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State seeks more control on county's cash handling
A state audit report published late last week questions the adequacy of controls in the Island County treasurer's office.
The report, which was released by the Washington state auditor Dec. 28, details a treasurer's office in which individual staff members are responsible for so many phases of the property tax billing and payment system that money could disappear without a trace.
The office handled about $100 million in tax receipts and other funds in 2001.
Calling the results of the audit "chilling," state audit manager Nestor Newman said this week his agency hopes to work with Island County Treasurer Maxine Sauter over the next few months to better segregate duties in her office and build more controls into the county's methods of receiving, depositing, and making adjustments to property tax payments.
But Sauter, who has served as the county's elected treasurer since 1985, said Wednesday her office does not need any pointers on handling taxpayers' money. She said she is in "total disagreement" with the state's two findings against her office.
Though operating with fewer employees than 17 years ago, Sauter said the office has more controls than any other in the state.
"We've never had a penny missing, ever," she said Wednesday.
The report backs Sauter on that claim, or at least shows no evidence of missing funds. However, it does chastise the treasurer for failing to make bank deposits in a timely manner, for failing to fully receipt payments, and for failing to produce supporting authorization for reductions or eliminations of tax in almost two dozen test cases.
What all this adds up to, Newman said, is a situation in which a dishonest employee could make money disappear before it gets into the books. Noting that a number of people in the treasurers office are cross trained to move cash receipts from incoming mail into bank deposits and through the recording process, the report calls for more segregation of duties.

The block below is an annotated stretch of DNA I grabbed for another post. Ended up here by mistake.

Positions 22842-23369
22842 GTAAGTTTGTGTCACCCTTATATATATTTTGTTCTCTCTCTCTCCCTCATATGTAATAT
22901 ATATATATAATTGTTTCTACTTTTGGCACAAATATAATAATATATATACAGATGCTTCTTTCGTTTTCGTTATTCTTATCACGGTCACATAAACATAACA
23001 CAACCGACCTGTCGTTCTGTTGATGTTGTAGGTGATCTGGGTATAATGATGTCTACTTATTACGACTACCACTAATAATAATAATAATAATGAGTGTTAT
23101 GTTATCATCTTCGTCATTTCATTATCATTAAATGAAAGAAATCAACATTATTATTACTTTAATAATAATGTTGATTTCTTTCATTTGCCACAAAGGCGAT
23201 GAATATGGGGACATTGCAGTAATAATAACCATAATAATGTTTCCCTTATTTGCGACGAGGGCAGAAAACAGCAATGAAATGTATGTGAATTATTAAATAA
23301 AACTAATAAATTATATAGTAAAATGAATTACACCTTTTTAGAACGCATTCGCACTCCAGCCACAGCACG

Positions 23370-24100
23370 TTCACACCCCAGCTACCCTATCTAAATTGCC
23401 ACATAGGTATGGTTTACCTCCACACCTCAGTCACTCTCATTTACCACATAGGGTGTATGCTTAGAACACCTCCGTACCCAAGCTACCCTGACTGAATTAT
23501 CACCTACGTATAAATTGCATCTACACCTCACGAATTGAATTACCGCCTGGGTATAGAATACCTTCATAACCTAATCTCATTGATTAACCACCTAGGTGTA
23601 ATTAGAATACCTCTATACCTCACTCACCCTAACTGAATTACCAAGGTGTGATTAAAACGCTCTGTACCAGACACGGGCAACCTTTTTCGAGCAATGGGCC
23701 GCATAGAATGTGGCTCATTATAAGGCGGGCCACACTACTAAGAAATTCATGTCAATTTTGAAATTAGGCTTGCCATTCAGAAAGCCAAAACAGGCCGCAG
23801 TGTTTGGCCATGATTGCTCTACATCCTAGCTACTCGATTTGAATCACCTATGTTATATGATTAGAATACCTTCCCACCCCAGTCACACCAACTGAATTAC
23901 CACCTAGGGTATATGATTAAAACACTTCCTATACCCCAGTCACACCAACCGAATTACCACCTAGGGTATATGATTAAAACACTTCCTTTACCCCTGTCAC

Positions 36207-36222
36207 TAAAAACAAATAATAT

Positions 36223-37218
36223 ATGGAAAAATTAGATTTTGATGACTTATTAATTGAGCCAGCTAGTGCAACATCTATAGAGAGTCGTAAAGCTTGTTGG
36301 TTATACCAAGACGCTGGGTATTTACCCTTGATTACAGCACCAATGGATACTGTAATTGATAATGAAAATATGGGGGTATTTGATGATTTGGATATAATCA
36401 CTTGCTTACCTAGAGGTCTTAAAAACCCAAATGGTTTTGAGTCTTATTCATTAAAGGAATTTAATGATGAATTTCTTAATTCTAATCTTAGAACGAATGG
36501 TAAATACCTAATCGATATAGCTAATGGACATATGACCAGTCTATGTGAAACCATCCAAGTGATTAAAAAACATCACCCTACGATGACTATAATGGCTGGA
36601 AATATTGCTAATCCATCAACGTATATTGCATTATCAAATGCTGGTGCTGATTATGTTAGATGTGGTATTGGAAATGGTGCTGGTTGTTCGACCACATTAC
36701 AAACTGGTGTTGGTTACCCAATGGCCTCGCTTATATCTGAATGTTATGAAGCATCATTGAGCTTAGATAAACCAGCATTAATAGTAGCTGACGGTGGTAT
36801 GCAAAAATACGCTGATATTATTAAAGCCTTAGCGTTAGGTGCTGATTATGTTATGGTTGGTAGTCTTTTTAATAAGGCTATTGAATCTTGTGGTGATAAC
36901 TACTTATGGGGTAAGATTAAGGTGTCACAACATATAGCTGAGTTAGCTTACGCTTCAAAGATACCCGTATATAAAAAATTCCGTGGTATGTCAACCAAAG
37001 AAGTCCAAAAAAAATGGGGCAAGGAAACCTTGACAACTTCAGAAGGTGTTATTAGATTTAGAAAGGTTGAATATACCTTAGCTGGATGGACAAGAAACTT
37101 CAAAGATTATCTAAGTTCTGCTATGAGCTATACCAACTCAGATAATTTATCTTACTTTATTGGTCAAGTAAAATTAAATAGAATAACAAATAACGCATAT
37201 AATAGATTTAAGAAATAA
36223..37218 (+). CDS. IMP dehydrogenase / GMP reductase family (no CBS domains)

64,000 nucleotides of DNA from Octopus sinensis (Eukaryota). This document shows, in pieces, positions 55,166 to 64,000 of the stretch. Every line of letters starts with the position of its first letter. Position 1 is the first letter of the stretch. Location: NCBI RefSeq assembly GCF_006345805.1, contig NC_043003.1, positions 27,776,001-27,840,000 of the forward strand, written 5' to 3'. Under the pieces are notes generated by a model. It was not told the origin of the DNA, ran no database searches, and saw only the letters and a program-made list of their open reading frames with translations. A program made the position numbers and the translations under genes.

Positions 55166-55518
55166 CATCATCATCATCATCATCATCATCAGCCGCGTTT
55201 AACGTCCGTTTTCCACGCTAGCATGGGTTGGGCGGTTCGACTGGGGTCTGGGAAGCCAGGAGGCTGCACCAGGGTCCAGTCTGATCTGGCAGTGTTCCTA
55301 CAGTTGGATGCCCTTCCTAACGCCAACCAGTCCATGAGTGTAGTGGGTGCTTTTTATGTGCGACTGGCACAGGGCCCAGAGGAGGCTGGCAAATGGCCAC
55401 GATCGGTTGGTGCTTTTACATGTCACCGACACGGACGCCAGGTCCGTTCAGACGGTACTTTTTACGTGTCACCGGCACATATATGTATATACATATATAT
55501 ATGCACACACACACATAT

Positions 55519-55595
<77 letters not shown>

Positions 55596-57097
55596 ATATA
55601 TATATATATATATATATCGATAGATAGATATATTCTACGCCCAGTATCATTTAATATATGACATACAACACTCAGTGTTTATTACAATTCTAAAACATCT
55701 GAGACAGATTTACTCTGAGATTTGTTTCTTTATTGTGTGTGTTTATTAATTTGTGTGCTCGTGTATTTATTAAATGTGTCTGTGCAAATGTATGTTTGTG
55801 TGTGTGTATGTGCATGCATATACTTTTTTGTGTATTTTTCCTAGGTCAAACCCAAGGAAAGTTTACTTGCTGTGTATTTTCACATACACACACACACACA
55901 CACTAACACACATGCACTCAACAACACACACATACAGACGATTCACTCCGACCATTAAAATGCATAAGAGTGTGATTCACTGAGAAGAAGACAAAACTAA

Sauter said the segregation the report demands is neither possible nor necessary. Without funds for more personnel, she said she has trained an efficient staff that fits Island County's needs. While a larger staff would bring her office more in line with examples set by King and Pierce counties, Sauter said what works in big counties does not serve a small county well.
"Why should we spend money on something we don't need?" she said.
Both Sauter and the audits authors say the findings are serious, but for different reasons. This is the second time in two years the auditor's office has pointed to "weaknesses" in Island County's method of handling cash. Sauter said she wants to resolve the rift between her office and the state, and has accepted an offer to meet with an auditor's official specializing in cash issues. She said she wants to maintain the current workings of her office, even as the state wants her to change.
The treasurer's office, Sauter said, will not change.
"We can't work it out where it costs more money," she said.
Beyond publishing its audit report, the state has little authority over Island County's treasurer's office or Sauter. It cannot force any procedural changes, nor can it unseat an elected official.